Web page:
In our series, “Fitness Breakaway sponsored by Rocky Mountain Health Plans,” we are offering fitness and healthy living tips from the professionals on the Rapids’ staff. The third installment discusses the importance of getting rest.
Eat, sleep, play soccer, repeat. Thirteen-year veteran of Major League Soccer, Edson Buddle, has this routine down to a science, and can only emphasize the importance of getting enough rest.
“It’s important to get rest for your body’s recovery,” says Buddle, who recently scored his 100th career MLS goal. “You want to be sleeping enough to be as alert as possible on the field and not feel sluggish.”
As a professional athlete, Buddle says he gets anywhere from eight-to-ten hours of sleep a night in order to be as refreshed as possible for the next day. Colorado’s head athletic trainer, Jaime Rojas, says he’s right on target.
“Athletes need to get a lot of rest. Sleep is our regenerative process, and it’s important for brain, neurological and muscular function.”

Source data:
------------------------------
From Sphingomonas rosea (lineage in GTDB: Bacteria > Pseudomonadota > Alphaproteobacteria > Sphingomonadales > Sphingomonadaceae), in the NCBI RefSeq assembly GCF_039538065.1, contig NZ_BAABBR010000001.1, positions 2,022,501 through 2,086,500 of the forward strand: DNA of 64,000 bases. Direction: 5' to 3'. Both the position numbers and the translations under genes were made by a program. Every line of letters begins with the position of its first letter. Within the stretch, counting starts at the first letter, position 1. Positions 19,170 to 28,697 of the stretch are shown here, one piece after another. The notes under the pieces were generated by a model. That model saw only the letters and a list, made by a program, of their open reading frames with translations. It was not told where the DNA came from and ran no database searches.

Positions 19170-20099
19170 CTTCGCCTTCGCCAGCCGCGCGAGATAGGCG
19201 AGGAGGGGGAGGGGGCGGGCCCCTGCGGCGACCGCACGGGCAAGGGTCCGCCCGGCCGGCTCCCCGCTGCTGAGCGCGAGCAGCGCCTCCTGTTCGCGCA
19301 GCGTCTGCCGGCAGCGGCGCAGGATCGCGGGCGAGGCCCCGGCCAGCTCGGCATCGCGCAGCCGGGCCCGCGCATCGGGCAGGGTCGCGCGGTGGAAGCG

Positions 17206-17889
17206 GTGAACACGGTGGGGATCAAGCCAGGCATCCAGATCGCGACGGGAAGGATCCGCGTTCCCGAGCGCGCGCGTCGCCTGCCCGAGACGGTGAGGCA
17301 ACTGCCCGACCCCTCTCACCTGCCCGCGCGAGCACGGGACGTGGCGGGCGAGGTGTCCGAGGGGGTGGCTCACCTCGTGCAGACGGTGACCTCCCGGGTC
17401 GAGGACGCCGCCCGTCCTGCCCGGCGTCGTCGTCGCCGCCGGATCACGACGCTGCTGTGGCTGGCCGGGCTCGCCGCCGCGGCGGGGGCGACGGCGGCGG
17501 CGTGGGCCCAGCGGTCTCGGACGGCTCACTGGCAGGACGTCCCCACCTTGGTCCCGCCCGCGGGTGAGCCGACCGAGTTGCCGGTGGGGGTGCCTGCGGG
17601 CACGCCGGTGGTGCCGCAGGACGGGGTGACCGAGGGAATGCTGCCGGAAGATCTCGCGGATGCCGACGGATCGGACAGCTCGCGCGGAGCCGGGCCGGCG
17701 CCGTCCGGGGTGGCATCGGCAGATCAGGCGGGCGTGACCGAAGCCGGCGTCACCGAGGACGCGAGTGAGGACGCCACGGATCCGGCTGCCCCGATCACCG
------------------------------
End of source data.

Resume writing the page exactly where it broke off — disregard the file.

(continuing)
It’s no surprise that there are side effects of not getting enough sleep, and Buddle says that, in his personal experience, his body will show signs when it is depleted of energy, like getting sick or experiencing muscle injuries and pain.
For young kids who play in tournaments that schedule multiple games in one weekend, it’s even more important to rest properly between those matches that are so demanding on their bodies.
“In between games, it’s important to use the time between them to recover as best you can,” explained Rojas. “After you’ve played the first game, do a good recovery and stretch, get your legs up, and make sure to eat proper food before the next game.”
And in between days of tournaments, Rojas adds: “Eat a very good meal and get a good night’s sleep, preferably around 8-10 hours.”
Rojas also says there are different types of rest that athletes can do during the week to help recover from activity.
“There’s active rest and full rest. Sometimes, we’ll tell the Rapids players on a day off to do full rest. That means we don’t want them playing golf or out in the sun. We want them at home, legs up - let the blood start pouring back towards the heart.”
And sometimes, there’s active rest, where he will encourage players to get in a light jog, do some yoga or another type of low-impact exercise.
At the end of the day, though, it all comes down to getting enough sleep and preparing as best you can for the day ahead.